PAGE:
making the most of it

There is beauty in improvisation. 

I think sometimes forgetting can lead to something better. This is a bold claim, because us human beings like to plan everything. We want to organize, and label maker every surface, and write calories consumed in our planners, so that we have control over some of this entropy called life.

But maybe if the sticks up our asses weren't so long, we could maybe appreciate a little magic.

Camping is the perfect example of how we can over engineer the simple. The idea behind sleeping in the woods, is to leave all the tchotshkis at home. The stars will keep you warm and the tent will ward off any potential predators. A camping human should eat peanut butter sandwiches and go to sleep early. But instead we bring Coleman 6 burner propane stoves so we can eat breakfast burritos and have a more culinary delightful authentic Mexican experience.

I do not condemn this. Hell, I have a s'mores maker, which happens to be my pride and joy. It is utilitarian and does not require propane to run. Everyone loves the ideas of s'mores, but the truth is - they don't really WORK. That goddamn marshmallow no matter how long it is stuck in the flames will never entrap enough heat to seduce the chocolate into melting. And that's why the fine people at Walmart introduced the s'mores machine. It is a long metal stick with a folding light weight grate at the end. The s'mores craftsman only has to put a graham cracker on one side, gingerly place a piece of chocolate on top of the graham square, followed by a marshmallow. It is important to gently caress the marshmallow so it lays a little flatter on the chocolate. Next, top it off with another graham square. Slowly, let down the other side of the grate and enter the s'mores ingredients and maker into the fire. The master s'mores chef knows that patience is truly the key.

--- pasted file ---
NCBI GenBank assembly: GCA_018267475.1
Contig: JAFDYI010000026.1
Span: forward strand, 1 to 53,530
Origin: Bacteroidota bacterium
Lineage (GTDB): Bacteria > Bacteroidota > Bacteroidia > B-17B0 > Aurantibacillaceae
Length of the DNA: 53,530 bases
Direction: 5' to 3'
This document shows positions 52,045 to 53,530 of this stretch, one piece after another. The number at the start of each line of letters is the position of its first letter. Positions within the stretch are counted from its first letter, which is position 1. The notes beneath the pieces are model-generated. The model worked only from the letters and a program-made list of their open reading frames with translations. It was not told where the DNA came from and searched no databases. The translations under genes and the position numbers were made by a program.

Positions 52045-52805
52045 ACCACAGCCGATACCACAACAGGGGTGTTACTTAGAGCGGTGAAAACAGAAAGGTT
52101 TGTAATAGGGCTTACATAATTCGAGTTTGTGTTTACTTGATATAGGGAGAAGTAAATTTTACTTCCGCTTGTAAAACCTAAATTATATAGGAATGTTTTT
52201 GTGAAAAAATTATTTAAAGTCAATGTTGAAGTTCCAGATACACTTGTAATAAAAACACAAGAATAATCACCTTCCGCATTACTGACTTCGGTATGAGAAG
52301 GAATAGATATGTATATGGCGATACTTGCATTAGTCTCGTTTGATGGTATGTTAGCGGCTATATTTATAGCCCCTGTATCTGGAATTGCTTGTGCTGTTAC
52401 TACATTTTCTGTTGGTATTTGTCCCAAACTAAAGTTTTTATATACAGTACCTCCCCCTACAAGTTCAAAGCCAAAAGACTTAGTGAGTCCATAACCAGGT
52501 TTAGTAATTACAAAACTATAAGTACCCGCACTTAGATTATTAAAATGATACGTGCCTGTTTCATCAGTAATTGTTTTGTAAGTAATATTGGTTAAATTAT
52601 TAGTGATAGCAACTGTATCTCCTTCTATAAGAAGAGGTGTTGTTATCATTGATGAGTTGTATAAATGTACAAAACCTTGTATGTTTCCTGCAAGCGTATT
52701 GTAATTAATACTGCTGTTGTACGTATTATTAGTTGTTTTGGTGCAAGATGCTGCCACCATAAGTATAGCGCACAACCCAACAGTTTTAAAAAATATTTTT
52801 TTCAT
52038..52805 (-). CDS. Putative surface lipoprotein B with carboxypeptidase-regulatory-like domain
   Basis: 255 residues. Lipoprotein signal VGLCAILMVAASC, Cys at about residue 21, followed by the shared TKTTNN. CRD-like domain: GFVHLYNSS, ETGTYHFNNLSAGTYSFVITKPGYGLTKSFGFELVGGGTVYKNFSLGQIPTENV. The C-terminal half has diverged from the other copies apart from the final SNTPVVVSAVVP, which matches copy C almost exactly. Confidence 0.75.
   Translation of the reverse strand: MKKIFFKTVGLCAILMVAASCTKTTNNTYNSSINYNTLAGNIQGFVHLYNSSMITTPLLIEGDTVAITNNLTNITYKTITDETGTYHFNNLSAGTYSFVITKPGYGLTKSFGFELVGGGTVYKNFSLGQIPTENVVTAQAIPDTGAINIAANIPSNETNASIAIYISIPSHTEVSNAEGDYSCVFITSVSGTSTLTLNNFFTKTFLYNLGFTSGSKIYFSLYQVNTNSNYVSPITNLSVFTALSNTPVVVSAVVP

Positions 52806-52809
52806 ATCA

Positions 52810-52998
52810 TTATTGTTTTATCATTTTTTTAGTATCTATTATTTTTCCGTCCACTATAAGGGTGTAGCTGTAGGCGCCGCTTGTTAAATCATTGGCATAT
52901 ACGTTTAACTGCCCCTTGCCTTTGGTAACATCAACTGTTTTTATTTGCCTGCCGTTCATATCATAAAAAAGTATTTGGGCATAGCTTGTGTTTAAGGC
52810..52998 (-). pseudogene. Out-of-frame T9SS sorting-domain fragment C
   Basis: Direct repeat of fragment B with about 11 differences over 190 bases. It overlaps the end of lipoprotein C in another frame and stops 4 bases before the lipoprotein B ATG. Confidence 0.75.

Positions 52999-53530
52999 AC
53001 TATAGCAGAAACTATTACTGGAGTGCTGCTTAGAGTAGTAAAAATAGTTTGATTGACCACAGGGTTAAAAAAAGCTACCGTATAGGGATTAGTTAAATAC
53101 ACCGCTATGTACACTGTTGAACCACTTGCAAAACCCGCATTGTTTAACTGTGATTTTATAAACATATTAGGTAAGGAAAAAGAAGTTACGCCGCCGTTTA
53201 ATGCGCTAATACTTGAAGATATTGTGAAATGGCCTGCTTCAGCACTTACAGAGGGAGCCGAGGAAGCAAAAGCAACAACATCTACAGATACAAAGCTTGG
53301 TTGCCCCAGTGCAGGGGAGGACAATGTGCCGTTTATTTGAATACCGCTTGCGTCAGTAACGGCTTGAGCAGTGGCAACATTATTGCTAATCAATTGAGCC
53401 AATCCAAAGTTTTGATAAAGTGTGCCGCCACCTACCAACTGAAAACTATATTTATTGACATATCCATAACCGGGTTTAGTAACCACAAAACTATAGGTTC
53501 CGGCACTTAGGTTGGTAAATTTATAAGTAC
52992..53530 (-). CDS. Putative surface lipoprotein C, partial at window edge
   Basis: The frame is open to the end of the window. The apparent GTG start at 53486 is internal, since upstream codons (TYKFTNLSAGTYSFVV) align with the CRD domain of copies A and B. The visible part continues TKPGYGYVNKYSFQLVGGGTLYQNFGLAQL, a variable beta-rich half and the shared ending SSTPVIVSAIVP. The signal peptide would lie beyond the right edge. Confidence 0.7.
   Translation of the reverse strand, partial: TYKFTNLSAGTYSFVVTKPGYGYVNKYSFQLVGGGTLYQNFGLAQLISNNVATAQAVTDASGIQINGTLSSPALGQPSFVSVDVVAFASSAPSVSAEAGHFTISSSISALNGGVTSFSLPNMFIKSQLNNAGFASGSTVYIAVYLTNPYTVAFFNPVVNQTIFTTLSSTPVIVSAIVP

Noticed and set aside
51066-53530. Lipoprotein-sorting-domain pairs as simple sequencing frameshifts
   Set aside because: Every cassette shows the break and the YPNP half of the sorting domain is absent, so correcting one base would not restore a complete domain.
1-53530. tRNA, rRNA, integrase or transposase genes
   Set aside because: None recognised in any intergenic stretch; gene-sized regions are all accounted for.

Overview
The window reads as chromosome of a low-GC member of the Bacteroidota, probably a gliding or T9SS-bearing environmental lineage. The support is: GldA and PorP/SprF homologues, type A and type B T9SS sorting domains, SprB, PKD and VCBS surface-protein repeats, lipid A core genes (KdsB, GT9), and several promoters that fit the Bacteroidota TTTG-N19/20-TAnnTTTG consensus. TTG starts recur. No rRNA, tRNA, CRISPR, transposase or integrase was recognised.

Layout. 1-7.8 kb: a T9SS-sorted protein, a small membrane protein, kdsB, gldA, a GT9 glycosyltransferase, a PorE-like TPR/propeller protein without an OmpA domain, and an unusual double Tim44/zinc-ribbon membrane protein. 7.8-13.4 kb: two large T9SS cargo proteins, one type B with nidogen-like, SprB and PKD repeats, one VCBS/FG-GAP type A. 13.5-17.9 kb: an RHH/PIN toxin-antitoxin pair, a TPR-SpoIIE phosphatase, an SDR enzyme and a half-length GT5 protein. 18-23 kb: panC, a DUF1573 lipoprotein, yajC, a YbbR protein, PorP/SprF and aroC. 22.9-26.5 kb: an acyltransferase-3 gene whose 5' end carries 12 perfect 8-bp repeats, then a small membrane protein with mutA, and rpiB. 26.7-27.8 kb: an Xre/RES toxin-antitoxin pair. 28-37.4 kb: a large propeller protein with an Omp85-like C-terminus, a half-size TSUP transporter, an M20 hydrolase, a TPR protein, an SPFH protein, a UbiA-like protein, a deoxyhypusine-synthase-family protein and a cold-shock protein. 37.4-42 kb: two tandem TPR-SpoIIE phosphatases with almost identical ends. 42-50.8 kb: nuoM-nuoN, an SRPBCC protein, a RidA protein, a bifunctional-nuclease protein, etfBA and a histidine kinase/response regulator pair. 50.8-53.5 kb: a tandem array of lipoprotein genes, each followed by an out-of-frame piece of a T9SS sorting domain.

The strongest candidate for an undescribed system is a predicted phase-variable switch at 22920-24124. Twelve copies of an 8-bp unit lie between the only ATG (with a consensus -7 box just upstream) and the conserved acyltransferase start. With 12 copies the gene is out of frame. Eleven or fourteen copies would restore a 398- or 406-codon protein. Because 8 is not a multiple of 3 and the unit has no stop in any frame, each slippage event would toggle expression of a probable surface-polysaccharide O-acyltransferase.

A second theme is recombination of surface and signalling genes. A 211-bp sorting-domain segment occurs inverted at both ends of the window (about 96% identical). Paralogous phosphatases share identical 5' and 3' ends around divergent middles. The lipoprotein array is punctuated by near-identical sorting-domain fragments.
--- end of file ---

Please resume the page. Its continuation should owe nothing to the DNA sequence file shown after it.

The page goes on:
But let us return to the charms of being unprepared and leaving a little room for the unexpected. My example for you to consider centers around camping.

This weekend some chums and I ventured to Moab, Utah. Getting a group of people to camp in a foreign state presents a myriad of challenges. Who is bringing the butter? Are we even cooking the corn? Is there a campsite to be found in the entirety of Utah? The answer happened to be no to all those questions. It can be summed up as, camping requires organization and planning.

But the thing is, I always forget something. I forgot hand sanitizers for when melted chocolate and red dust coated my paws. I forgot some other things that I am forgetting right now. All of us chums forgot firewood, even after talking about it several times.

I-70 in eastern Utah has a lot of nothing going on. There are no trinket shops or gas stations or aquariums. It is desolate. There are no trees. We turned off onto 128 which is the mother of all beasts roads. I mean this in a "this is an incredible road that will surprise and delight even the people with the longest sticks up their asses who have forgotten how beautiful planet Earth is." It's incredible with large sandstone cliffs that have been carved into by the big bad muddy Colorado river.

It is 47 miles to Moab and ain't nobody peddling firewood. The most integral part of a camping trip is that warm fire and diddies sung around it. Also it helps for cooking weenies, which is what the camp cook was  planning for supper. 

What are some girls to do without firewood? Look for it.

As we got closer to Cisco, planks of old houses were on the side of the road. It was dry and old and it went in the back of my friend's cars. We amassed quite a bit of wood that had blown off from old houses. The planks were log and it was necessary to break them into smaller bits.

To be honest, I did not really take in the little abandoned place we were. Cisco is a  ghost town that had its day in the sun, when the Denver Rio Grande chugged by. Now the buildings are caving in and there is a lot of graffiti telling the passerby to get on out. We met a friendly dog with a bandana. And then it was time to move on.

Finding wood is better than buying a cord of wood at the 7-Eleven.